The Puerto Rico Public-Private Partnership Authority, together with the Puerto Rico Electric Power Authority, issued a Request for Qualifications seeking companies interested in managing, operating, maintaining and decommissioning one or more of the utility’s base-load generation plants and gas turbine peaking plants across the island.
This is the second P3 agreement that the government is seeking to establish to continue migrating toward private management of the island’s energy grid.
“Following the successful completion of the T&D RFP Process, the next phase of PREPA’s transformation process contemplates tapping private operational expertise for the operation, maintenance and eventual decommissioning, of PREPA’s Legacy Generation Assets,” the P3 Authority confirmed in the RFQ document, referring to the agreement announced in late June with LUMA Energy.
“To that effect, the P3 Authority and PREPA are looking to enter into a public-private partnership with one or more persons, including private sector companies or consortia, electric or energy cooperatives. The project will not involve the sale of any of the said Legacy Generation Assets.” said Fermín E. Fontanés, executive director of the P3 Authority.
The so-called “Legacy Generation Assets,” have a total systemwide PREPA-owned generation capacity of some 3,600 megawatts of power. The RFQ lists 15 facilities that are either out of service, in service, or providing limited service in: Aguirre; Cambalache; Costa Sur; Mayagüez; Palo Seco; San Juan; Daguao; Yabucoa; Jobos; and, Vega Baja.
“While the Legacy Generation Assets suffered only minimal damage from Hurricanes Irma and María [in 2017], the Costa Sur base-load generation plant and two of the four Mayagüez peaking units sustained significant damage as a result of the Jan. 7, 2020 earthquake,” according to the RFQ.
“Costa Sur Unit 5 is expected to be online in August 2020, and San Juan Unit 5 and 6 base-load generation plant has recently completed a conversion of combustion turbine Units 5 & 6 were recently converted from oil to dual fuel capability,” the document confirms.
“As a result, both units are now capable and commissioned to burn natural gas or diesel (number 2 fuel oil). This conversion was implemented in conjunction with the New Fortress LNG import facility and gas infrastructure to San Juan Unit 5 and Unit 6,” the RFQ states.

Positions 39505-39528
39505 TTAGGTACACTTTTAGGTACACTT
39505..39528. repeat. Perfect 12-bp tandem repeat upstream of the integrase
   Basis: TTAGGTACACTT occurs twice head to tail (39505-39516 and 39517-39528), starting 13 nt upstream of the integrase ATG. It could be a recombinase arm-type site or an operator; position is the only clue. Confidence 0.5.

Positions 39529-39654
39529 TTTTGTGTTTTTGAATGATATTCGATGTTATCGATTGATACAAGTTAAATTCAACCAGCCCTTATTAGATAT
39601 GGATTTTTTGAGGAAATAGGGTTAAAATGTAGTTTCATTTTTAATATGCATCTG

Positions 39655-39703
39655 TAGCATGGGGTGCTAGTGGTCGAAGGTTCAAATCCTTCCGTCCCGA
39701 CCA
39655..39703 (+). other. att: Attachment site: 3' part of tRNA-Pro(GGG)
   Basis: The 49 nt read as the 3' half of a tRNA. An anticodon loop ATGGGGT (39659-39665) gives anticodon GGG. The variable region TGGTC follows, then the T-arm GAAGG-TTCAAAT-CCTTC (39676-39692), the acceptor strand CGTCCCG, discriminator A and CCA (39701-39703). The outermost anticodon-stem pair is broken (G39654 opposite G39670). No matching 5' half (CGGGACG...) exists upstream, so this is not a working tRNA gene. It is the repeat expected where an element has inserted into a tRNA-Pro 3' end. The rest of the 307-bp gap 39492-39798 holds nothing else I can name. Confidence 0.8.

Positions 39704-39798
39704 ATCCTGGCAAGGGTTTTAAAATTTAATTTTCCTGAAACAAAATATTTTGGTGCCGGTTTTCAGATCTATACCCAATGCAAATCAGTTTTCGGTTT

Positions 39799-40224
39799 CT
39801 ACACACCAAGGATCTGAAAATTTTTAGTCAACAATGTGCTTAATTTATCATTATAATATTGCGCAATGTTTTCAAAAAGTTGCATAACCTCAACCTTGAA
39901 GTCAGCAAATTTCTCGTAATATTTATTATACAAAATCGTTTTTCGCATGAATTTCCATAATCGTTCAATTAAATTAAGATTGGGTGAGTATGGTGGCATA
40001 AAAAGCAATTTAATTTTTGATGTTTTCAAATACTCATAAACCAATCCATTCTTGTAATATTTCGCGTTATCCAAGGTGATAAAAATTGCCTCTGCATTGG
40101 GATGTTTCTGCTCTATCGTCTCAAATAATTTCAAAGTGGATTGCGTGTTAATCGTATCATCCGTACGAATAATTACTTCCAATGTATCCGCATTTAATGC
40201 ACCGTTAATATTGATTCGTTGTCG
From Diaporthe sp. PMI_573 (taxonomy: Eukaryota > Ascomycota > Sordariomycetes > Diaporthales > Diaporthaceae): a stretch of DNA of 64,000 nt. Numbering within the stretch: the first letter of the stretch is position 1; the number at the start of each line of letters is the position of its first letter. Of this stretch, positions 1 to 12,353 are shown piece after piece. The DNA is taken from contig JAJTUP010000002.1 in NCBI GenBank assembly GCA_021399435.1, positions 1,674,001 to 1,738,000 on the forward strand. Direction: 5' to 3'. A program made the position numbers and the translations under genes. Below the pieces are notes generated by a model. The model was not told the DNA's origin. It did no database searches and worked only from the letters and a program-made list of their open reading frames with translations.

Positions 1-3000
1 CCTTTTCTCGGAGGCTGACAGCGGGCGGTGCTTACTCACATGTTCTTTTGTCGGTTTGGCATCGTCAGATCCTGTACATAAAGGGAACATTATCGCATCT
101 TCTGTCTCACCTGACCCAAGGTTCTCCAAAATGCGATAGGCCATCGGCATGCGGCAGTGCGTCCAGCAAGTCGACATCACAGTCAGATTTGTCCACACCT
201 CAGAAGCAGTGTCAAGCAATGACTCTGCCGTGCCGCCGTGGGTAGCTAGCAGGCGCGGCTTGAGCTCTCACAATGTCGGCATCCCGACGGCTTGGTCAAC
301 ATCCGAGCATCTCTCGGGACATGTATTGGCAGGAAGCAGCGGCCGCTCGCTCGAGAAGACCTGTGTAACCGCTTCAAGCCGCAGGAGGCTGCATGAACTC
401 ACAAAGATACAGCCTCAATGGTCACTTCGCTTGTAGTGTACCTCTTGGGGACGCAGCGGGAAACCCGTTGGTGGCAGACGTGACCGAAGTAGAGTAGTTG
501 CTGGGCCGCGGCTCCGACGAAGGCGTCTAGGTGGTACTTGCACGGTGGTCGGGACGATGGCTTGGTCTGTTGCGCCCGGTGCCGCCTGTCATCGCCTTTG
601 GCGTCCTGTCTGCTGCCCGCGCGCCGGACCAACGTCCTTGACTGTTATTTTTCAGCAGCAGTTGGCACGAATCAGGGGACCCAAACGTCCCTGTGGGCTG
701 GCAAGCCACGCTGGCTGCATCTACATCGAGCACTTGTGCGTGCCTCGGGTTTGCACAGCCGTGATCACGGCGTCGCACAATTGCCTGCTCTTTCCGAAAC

Meanwhile, “at the Palo Seco complex, three new Pratt & Whitney FT8 MOBILPAC units were installed and commissioned in 2019 although operations are still limited due to the need to install water injection systems for NOX control. The units are intended for peaking use and may be relocated in the future. For the purposes of this RFQ, these units will be operated by the successful proponent,” the document further noted.
“The remaining Legacy Generation Assets have historically been vulnerable to transformer failures, voltage and frequency fluctuations and transmission line outages. They thus experience above industry average equivalent forced outage rates, primarily as a result of poor equipment conditions due to the age of the units,” the document states.
Meanwhile, PREPA Acting Executive Director Efran Paredes said “Puerto Rico needs a modern electric system to increase reliability and resiliency, reduce costs, facilitate distributed generation and allow for economic recovery of the island.”
“Any modernization efforts need to focus on short- and long-term solutions to, among other objectives, reduce Puerto Rico’s reliance on fuel oil, increase availability of renewable energy and natural gas, increase system resilience and efficiency, invest in facility repairs, improve dispatch through implementation of modern technology, and retire, replace and upgrade inefficient generation assets,” he said.
Responses are due on Sept. 15, 2020 at 5 p.m.